We're going back for one last time and this is why!
 More doubles than I've caught during the entire winter!
The whole season has, for me, been very much a struggle as I've not managed to establish any pattern to my approach. Apart from a short period when I was carp fishing at Sandwich Coarse Fishery, there has been very little that I've done which has given me any signal that I am on the right lines. That bite, from whatever species it was, last Saturday has really got me fired up and raring to get back. Why do I have to wait until the end of the season to discover such enthusiasm? I do have a trick or two that I'm going to use - all will be revealed on Sunday; whatever the outcome.



2 comments:

  1. Hello Dylan- I'm a local angler and have really enjoyed reading your blog; I googled 'pike fishing Thanet' and some of your trophy photos led me to your site- many genuine thanks for the good reading; I'm glad to have stumbled upon your work! Do particularly love your pike articles. I've fished for 25 years and always wanted to be a 'pike fisherman' but due to not knowing a single pike angler, I never seemed to get around to it until this winter season, when I decided to just get on with it on my own; to a general coarse/sea angler, pike fishing tackle can be quite daunting (- you feel like Van Helsing when you're fully kitted out!) but I'm confident and took fish safety really seriously; I did a hell of a lot of reading and could practically perform a heart replacement with the amount of different sized forceps I've collected! It's been a steep learning curve but it's been magical to catch a few and see them coming up to the surface. I've managed to capture some lovely fish, including several big doubles- and they were amongst the best fishing experiences I've had. Magical. I fish seasonally, and I've had some nice perch and even a few half-decent cod, too, this year, but now as spring arrives- it's all about the tench for me... I read with great interest in your recent piece that you had a run from an unseen fish- potentially a big wild tench... That really sums up the spirit of it for me! The unknown fish... Perhaps you're meant to catch her?... I often wonder about the mind-games that go on between a hunter and his quarry... I'm a firm believer in the atavistic element to angling... Anyway- it's been a real pleasure to read and learn from your writing- Yours Humbly, Gareth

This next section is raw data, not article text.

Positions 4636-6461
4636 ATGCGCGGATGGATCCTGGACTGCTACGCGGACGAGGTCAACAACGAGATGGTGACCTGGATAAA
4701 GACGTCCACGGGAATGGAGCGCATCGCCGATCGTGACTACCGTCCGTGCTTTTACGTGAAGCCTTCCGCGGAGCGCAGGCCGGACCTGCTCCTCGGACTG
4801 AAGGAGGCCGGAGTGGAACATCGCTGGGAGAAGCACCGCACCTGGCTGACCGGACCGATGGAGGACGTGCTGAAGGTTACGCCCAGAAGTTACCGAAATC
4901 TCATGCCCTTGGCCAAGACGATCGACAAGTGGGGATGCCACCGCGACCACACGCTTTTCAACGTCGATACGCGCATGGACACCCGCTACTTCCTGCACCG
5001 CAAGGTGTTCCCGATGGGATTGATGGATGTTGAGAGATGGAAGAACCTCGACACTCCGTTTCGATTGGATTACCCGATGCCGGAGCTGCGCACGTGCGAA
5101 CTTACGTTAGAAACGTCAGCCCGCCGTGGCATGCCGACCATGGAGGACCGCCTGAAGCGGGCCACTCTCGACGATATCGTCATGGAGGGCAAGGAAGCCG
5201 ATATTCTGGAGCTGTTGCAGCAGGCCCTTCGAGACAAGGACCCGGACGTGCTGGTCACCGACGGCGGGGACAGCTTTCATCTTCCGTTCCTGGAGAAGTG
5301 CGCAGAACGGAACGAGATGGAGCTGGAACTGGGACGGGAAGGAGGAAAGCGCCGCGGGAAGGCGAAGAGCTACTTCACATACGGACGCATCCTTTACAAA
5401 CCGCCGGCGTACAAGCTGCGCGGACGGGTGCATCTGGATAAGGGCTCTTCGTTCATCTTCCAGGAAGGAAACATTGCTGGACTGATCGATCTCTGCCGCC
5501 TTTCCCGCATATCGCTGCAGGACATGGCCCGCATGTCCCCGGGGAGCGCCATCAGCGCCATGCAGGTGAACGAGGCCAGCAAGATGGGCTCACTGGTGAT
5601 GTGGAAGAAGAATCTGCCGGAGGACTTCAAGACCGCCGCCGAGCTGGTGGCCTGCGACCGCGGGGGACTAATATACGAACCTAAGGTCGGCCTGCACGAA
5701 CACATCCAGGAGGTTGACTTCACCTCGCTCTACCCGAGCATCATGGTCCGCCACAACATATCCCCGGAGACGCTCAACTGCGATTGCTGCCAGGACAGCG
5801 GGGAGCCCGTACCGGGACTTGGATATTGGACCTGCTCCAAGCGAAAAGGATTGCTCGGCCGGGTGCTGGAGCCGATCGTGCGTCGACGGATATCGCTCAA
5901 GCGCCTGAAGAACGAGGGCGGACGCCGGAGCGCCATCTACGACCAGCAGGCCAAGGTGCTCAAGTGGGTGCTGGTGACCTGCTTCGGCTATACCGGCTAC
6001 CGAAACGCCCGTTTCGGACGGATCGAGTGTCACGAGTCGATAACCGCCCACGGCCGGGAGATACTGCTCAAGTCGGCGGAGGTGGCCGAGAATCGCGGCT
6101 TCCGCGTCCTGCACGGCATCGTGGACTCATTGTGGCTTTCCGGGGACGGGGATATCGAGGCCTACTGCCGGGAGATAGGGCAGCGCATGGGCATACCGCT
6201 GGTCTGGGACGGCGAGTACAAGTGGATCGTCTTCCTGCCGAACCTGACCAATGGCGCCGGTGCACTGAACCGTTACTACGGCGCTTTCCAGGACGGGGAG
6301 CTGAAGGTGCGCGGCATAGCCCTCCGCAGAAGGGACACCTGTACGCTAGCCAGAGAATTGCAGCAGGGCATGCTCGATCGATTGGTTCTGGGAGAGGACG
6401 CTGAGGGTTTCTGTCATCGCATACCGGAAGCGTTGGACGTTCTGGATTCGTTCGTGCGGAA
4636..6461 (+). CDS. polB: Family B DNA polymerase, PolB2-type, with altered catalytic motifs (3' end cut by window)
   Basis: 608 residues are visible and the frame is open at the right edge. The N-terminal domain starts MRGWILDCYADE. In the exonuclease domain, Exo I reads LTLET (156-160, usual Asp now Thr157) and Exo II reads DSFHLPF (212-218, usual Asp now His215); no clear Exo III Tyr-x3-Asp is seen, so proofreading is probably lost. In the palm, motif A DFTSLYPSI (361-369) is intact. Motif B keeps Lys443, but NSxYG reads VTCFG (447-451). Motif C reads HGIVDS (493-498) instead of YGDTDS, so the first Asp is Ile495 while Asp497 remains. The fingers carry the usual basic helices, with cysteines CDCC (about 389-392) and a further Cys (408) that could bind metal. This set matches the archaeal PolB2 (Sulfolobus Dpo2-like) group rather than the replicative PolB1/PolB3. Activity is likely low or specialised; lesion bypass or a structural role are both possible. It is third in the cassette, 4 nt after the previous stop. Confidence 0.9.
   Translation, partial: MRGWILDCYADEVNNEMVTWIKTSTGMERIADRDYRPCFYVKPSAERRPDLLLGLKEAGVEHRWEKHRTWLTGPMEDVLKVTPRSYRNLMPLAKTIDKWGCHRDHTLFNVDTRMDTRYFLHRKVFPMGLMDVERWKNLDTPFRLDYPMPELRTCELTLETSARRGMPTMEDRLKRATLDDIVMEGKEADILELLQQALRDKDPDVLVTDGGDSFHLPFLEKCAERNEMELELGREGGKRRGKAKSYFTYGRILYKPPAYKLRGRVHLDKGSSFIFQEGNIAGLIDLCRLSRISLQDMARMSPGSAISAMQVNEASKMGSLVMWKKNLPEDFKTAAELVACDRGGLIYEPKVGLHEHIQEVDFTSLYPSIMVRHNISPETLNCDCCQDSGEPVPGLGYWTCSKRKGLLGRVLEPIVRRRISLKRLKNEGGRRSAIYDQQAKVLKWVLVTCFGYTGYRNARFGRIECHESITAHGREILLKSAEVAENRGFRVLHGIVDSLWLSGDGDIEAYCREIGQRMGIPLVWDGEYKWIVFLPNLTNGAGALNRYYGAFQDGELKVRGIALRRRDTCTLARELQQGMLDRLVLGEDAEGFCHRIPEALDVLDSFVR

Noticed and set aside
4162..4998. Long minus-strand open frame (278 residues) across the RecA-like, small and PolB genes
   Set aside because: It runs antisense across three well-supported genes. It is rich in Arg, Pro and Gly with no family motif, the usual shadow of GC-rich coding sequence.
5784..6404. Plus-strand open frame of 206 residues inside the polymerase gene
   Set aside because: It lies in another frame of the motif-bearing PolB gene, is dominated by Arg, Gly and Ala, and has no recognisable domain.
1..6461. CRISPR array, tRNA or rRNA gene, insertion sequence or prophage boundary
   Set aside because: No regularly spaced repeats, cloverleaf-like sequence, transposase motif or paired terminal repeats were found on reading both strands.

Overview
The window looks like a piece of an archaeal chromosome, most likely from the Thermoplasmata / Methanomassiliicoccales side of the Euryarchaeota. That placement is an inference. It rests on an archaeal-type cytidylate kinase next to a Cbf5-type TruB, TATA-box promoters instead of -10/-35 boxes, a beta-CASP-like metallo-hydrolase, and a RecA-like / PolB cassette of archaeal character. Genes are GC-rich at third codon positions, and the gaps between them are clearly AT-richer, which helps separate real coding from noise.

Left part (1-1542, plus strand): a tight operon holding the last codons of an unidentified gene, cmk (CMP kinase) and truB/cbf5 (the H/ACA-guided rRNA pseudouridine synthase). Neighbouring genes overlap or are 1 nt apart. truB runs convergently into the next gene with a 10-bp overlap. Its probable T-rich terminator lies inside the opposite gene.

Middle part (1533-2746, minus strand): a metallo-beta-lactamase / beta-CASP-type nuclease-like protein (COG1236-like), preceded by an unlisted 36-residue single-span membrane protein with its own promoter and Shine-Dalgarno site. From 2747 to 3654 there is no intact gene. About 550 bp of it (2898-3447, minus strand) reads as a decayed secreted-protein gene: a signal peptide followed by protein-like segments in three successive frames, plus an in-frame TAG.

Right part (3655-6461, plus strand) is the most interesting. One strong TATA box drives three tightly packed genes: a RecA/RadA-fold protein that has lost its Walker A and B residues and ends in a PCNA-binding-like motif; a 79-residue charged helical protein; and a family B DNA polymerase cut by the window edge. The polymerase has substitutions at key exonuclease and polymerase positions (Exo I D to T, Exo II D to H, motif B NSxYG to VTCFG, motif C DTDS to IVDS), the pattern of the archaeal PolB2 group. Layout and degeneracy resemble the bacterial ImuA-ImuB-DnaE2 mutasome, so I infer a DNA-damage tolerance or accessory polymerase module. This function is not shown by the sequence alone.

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    1. Gareth - many thanks for making the effort to comment; it's always nice to receive such positive feedback. As for learning from my writing? - I think that you'll quickly pick up on the fact that I have no time for modern angling and the fashionista cultism that accompanies it. My love of angling stems from my childhood, in Hertfordshire, and has its' roots deeply embedded in the mystique of the unknown quarry. I have been through phases when I've fished "popular" venues and competed for known fish, but those days are long gone. Today I am happiest fishing on my own, or with my son, pursuing the unknown. I doesn't matter whether it be a pike, perch, barbel, tench or roach (I could possibly extend this to carp in the right environment?) - I now seek challenges which allow me to use my vintage tackle and simply enjoy the thrill of being outdoors. All the very best & tight lines - Dylan